Government

Marion council exploring Wi-Fi - possibly free - in public spaces

One option: Buy more 'hot spots' to circulate through library

Jenn and Daniel Coleman of Marion use the public Wi-Fi in late March at the Marion Public Library, which boosted its sig
Jenn and Daniel Coleman of Marion use the public Wi-Fi in late March at the Marion Public Library, which boosted its signal while the library is closed because of the coronavirus. The city is exploring communitywide Wi-Fi. (Rebecca F. Miller/The Gazette)
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MARION — The Marion City Council is exploring installing Wi-Fi in public spaces as part of its response to the coronavirus.

The council is expected to direct city staff Thursday to prepare a plan for a citywide fiber-optic network.

“A lot more people are working from home. Schools may not be able to teach in a traditional classroom setting if there is a surge (in coronavirus cases) this fall,” City Manager Lon Pluckhahn said during a council work session Tuesday.

“As we continue to have discussions with the Community Recovery Task Force about what this fall could look like, the question was posed whether we need to put in infrastructure for Wi-Fi in the plaza area.”

If the council chooses to move forward with the Wi-Fi initiative, it would send a request for proposals to internet providers to get the best deal, possibly offering it for free, Pluckhahn said.

The Wi-Fi could be available to residents in areas like the Uptown Plaza, Lowe Park and Thomas Park for two- to three-hour sessions. Students could be eligible for unlimited Wi-Fi access in those public spaces.

“To have widely available Wi-Fi for people who don’t have access ... it is an amenity,” Mayor Nick AbouAssally said. “But I think sometimes we assume everyone has access to the internet, and it’s just not true.”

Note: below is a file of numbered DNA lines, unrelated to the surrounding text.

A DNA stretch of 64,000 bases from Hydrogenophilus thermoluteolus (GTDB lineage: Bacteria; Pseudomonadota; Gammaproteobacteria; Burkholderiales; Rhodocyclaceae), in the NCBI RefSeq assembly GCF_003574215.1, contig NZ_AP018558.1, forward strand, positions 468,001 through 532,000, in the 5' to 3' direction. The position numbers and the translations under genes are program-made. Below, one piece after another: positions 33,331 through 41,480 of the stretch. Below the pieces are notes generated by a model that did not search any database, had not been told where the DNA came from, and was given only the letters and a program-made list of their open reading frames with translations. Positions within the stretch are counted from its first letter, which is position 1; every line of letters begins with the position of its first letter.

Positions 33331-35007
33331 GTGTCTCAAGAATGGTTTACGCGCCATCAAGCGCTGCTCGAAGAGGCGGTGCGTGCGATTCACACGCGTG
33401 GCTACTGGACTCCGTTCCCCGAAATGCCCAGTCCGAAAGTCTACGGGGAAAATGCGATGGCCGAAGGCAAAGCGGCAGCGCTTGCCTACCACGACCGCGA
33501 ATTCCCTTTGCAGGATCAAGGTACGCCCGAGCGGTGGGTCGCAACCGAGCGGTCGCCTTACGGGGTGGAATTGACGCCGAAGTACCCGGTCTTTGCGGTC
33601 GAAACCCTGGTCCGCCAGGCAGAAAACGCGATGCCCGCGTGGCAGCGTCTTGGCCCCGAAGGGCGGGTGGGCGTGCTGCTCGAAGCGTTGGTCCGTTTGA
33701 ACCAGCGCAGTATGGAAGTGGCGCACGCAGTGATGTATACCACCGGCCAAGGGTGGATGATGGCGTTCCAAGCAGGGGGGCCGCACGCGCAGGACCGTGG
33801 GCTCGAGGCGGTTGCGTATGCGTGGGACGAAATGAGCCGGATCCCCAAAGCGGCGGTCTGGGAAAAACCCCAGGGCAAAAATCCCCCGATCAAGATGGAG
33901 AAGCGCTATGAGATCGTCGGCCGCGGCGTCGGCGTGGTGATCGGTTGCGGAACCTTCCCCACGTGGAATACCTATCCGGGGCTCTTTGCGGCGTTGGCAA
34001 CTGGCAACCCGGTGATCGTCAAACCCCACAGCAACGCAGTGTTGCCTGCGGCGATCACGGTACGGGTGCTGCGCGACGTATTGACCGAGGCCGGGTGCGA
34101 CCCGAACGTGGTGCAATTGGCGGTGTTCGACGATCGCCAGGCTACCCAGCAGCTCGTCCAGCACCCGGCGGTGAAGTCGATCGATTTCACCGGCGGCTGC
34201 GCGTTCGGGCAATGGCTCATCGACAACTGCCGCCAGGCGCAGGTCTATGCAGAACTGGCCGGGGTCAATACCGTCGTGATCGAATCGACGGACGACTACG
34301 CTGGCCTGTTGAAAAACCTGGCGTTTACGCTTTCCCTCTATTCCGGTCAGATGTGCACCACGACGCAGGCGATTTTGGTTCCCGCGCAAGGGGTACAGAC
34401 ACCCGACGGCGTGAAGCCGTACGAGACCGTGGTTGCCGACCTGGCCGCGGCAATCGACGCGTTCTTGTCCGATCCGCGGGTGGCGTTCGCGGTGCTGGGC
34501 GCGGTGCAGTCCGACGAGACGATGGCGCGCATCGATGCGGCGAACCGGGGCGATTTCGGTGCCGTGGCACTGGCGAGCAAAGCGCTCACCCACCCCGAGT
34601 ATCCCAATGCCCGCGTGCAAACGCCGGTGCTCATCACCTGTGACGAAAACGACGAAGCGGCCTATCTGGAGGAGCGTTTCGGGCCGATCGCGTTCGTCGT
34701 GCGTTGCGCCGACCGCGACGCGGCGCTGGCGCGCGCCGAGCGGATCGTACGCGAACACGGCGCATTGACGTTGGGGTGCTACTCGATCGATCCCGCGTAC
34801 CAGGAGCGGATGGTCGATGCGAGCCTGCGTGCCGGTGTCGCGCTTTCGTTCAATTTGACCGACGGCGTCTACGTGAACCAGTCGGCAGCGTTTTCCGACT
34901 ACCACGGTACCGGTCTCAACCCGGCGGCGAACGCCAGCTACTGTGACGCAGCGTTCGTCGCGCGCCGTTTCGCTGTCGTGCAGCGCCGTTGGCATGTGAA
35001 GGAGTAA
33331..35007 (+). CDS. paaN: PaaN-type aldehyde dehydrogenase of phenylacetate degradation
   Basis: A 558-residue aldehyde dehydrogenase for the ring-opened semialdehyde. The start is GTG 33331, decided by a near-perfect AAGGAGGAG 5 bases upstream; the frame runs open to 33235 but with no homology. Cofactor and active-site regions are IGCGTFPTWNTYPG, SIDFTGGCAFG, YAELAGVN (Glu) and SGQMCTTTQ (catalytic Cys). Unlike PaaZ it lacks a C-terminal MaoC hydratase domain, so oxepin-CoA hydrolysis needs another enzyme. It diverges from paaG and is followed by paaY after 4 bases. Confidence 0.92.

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Marion Public Library Director Hollie Trenary said Wi-Fi access is the No. 1 demand the library is seeing right now.

The library has access to 75 mobile hot spots that circulate through the metro library network — with a 200-person waiting list, she said.

Instead of implementing citywide Wi-Fi, the city could invest in more hot spots available exclusively to Marion residents, Trenary suggested.

When the coronavirus closed the library in mid-March, the library boosted its public Wi-Fi into the library parking lot. Trenary said she sees between 30 to 40 people daily from her office window who are accessing Wi-Fi.

Trenary said the demand for Wi-Fi is coming more from older adults than students.

City council member Rene Gadelha said that schools are responsible for the Wi-Fi needs of students, and if the city were to pursue public Wi-Fi, there would have to be more demand for it.

City council member Colette Atkins, the dean of business and information technology at Kirkwood Community College, said college students also will need Wi-Fi access this fall.

City council member Will Brandt said he would be in favor of exploring community Wi-Fi.

Cedar Rapids offers free public Wi-Fi in its downtown.

Marion initially had citywide Wi-Fi as part of its Imagine 8 project, a series of improvements that began in 2009 to enhance quality of life in Marion.

At that time, Pluckhahn said, the city had problems with residents downloading inappropriate content such as music protected by copyright.

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With more advanced technology, he said, the city should be able to avoid this if it implements communitywide Wi-Fi in the future, he said.

Comments: (319) 398-8411; grace.king@thegazette.com

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